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U.S. Tech-Twenty Office Markets

August 2012

U.S. Tech-Twenty Office Markets

GLOBAL RESEARCH AND CONSULTING

HIGH-TECH INDUSTRY-POWERED MARKETS THRIVE, OTHERS SLOW TO REVIVE
The U.S. high-tech economy has grown nearly six times faster than the national average, fueled by demand for mobile, search, social and cloud computing software and service technologies. High-tech services jobs grew 9.9%, while total non-farm jobs grew 1.7% between 2009 and mid-2012 (Figure 1). Compared to other creative industries, high-tech services is the breakaway leader, with growth well above its 2007 peak. Biotech is modestly above its 2007 peak, but performance has been up and down. Media and

Figure 1: U.S. Job Growth for High-Tech and Creative Industries
Index value >100 indicates job growth above 2007 peak

115 110 105

High-Tech Services

Biotech

100 95 90 85 80
Source: CBRE Research and Bureau of Labor Statistics

Media-Ent. U.S. Non-Farm Office Jobs* Design Services High-Tech Manufacturing

entertainment is staging a comeback after diving in 2009, thanks to its increasing connection to the high-tech industry. High-tech manufacturing remains weak and job levels are near historic lows. Compared to key office-space-using industries, the job growth rate of high-tech services was 2.5 times faster between 2009 and mid-2012 (9.9% vs. 3.9%). These job growth trends for the “Tech-Twenty,” the most influential high-tech oriented cities, show both strength and variance (Figure 2). With limited growth in the office-spaceusing job categories, the concentration of key high-tech services sectors within these cities is driving both economic and office market performance. San Francisco, New York City and Silicon Valley stand out with very high job and office rent growth. Los Angeles, Philadelphia and Orange County have some pockets of high-tech growth, but not enough to keep their office markets from struggling. Tech-Twenty office submarkets posted even stronger

Telecom

2007

2008

2009

2010

2011

2012

* Excludes high-tech service jobs within office job categories (information, prof/bus services and financial)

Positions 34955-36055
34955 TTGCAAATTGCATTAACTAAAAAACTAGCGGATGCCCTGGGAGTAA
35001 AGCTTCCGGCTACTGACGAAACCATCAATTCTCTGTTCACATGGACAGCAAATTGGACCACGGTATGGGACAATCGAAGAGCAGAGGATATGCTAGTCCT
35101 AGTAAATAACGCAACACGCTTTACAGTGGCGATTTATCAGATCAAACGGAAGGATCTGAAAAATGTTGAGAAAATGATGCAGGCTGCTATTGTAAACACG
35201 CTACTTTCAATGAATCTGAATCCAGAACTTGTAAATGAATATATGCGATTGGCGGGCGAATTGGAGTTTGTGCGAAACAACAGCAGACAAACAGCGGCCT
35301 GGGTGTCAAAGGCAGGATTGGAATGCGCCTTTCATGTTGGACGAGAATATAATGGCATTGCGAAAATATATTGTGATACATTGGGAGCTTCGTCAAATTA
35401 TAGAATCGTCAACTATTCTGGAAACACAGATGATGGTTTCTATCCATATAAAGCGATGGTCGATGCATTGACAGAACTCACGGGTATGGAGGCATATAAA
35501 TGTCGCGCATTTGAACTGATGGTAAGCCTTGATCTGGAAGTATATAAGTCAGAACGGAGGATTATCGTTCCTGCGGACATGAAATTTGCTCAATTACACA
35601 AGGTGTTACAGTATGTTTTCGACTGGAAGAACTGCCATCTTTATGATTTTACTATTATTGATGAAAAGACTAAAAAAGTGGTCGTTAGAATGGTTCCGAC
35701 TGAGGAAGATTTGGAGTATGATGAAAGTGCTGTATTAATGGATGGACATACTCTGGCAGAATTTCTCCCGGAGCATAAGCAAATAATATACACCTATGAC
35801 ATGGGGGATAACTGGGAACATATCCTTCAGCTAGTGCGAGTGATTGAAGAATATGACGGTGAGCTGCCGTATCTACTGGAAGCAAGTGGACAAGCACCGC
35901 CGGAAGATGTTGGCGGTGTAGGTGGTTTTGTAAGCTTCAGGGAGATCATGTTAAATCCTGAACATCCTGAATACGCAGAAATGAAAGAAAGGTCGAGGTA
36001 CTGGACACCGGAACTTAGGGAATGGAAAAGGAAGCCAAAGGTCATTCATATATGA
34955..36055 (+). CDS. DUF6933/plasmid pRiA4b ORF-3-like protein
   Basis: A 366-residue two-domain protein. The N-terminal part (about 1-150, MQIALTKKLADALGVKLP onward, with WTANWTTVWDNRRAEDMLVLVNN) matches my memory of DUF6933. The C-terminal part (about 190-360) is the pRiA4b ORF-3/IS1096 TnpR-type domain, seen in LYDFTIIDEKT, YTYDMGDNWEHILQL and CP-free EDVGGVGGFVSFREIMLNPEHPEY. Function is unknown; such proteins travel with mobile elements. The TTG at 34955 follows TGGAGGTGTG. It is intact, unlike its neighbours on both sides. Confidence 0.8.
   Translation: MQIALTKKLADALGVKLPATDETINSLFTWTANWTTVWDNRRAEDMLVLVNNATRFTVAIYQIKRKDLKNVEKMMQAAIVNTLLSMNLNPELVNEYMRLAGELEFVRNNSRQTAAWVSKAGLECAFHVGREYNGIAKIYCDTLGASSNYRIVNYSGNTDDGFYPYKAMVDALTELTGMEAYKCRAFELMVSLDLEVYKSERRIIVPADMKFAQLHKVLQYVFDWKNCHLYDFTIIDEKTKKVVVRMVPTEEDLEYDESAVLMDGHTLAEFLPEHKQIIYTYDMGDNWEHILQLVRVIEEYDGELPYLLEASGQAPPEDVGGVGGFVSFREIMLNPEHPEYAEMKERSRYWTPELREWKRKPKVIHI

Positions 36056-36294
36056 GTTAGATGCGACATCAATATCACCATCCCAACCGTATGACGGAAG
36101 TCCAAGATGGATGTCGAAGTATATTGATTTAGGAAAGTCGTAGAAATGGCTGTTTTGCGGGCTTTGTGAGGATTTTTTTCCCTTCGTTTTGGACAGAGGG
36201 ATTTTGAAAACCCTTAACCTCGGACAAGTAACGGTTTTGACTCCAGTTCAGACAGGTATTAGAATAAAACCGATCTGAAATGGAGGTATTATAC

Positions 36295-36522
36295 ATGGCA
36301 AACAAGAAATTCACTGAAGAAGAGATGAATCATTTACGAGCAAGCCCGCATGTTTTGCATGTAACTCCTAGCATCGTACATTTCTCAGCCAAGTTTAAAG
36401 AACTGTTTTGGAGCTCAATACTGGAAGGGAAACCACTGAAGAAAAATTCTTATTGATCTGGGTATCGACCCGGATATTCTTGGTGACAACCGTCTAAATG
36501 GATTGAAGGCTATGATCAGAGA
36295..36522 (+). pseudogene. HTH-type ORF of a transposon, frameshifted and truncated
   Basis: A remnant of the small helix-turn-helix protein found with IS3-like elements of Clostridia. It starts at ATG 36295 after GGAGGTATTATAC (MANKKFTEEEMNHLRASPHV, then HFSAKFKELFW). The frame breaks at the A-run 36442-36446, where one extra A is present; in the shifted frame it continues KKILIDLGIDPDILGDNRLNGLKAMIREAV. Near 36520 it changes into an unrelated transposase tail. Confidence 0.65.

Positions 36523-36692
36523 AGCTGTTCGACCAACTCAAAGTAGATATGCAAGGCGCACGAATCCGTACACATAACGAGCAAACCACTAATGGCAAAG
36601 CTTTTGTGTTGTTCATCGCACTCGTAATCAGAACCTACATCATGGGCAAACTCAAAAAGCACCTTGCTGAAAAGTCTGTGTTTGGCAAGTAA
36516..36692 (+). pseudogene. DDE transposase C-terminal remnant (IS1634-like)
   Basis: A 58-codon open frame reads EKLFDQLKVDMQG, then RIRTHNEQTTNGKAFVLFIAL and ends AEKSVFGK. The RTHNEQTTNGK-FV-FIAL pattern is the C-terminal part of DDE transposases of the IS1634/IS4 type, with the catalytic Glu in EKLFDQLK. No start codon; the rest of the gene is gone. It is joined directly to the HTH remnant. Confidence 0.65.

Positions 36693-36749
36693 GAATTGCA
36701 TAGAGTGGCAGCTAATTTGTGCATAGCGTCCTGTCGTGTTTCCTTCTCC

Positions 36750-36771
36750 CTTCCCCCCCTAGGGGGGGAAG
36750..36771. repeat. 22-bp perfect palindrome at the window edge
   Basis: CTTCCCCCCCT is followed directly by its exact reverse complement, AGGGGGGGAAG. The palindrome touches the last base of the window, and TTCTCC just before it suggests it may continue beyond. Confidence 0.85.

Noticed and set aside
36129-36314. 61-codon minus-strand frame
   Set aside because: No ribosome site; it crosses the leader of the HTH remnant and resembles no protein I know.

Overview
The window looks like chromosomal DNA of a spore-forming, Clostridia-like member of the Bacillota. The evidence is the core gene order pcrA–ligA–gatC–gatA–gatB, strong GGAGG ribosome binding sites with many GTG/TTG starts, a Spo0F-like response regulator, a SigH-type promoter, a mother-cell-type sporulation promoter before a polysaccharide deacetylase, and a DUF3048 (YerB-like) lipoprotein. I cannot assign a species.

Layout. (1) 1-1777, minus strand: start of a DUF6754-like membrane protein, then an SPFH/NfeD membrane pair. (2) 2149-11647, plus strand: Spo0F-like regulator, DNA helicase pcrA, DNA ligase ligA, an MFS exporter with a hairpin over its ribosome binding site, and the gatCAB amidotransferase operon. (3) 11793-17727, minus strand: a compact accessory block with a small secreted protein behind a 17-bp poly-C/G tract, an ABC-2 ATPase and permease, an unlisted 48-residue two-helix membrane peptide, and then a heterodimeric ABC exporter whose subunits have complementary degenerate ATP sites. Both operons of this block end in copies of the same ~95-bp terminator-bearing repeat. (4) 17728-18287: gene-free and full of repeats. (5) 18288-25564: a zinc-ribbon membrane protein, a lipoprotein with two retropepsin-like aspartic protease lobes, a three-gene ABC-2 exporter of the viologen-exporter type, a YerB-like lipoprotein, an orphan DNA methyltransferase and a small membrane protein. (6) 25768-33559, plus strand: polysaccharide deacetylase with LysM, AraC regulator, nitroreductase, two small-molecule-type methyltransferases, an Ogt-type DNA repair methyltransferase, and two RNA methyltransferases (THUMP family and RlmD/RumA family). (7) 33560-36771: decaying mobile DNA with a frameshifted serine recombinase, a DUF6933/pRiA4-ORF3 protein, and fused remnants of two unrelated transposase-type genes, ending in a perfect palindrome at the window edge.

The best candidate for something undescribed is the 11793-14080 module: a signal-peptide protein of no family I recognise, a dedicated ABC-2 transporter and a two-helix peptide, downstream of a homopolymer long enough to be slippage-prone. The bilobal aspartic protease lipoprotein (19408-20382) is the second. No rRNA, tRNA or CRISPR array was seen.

Figure 2: High-Tech Services Job and Office Rent Growth, Past Two Years*
1. SFO 2. NYC 3. S.VLY 4. RAL-DUR 5. BALT Jobs +41% Jobs +22% Jobs +18% Jobs +15% Jobs +13% Rents +44% Rents +17% Rents +26% Rents -3% Rents -4% 6. POR Jobs +12% Rents -2% 11. BOS Jobs +9% Rents -2% 16. SF PEN Jobs +4% Rents +31% 7. AUS Jobs +10% Rents +0% 12. DEN Jobs +8% Rents -1% 17. DC Jobs +4% Rents +4% 8. SEA Jobs +10% Rents -2% 13. ATL Jobs +7% Rents -1% 18. LA Jobs +1% Rents -1% 9. SLC Jobs +10% Rents -2% 14. CHI Jobs +7% Rents +1% 19. PHL Jobs +0% Rents -1% 10. PIT Jobs +9% Rents +2% 15. SD Jobs +5% Rents +4% 20. O.C. Jobs -2% Rents -7%

performance (Figure 3). Seven submarkets had two-year rent growth above 10%; Mountain View (S.VLY), at 83%, and SOMA (SFO), at 59%, were the highest. The strongest east coast submarkets were East Cambridge (BOS), at 28%, and Midtown South (NYC,) at 24%. Ten submarkets grew demand or net absorption as a percentage of building stock by more than 10% in two years, led by Lake Union (SEA), at 22%, Hillsboro (POR), at 19% and SOMA (SFO) at 11%. August 2012

Source: CBRE Research and Bureau of Labor Statistics * Job growth 2011 vs. 2009 and Rent growth Q2 2012 vs. Q2 2010

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© 2012, CBRE

U.S. Tech-Twenty Office Markets

Figure 3:

OFFICE MARKET PERFORMANCE FACTORS Two-Year Growth Trend – Q2 2012 vs. Q2 2010
Mountain View (SV) SOMA (SFO) Redwood City (SF PEN) East Cambridge (BOS) Midtown South (NYC) River North (CHI) NorthWest (DEN) Santa Monica (LA) North Fulton (ATL) Reston/Herndon (DC) Lake Union (SEA) Sorrento Mesa (SD) RTP/I-40 Corr. (RAL-DUR) Oakland (PIT) Hillsboro (POR) Northwest (AUS) BWI (BLT) Southvalley (SLC) University City (PHL) S.Orange County (OC)
0% 10% 20% 30% 40% 50%

GLOBAL RESEARCH AND CONSULTING

Figure 3.1: Rent Growth – Overall Market
San Francisco San Fran Peninsula Silicon Valley New York Washington, DC San Diego Pittsburgh Chicago Philadelphia Austin Greater Los Angeles Denver Atlanta Seattle Salt Lake City Portland Boston Raleigh-Durham Baltimore Orange County Source: CBRE Research
-10%

Figure 3.2: Rent Growth – Top Tech Submarket

Source: CBRE Research

-10%

10%

30%

50%

70%

90%

Figure 3.3: Net Absorption Growth* – Overall Market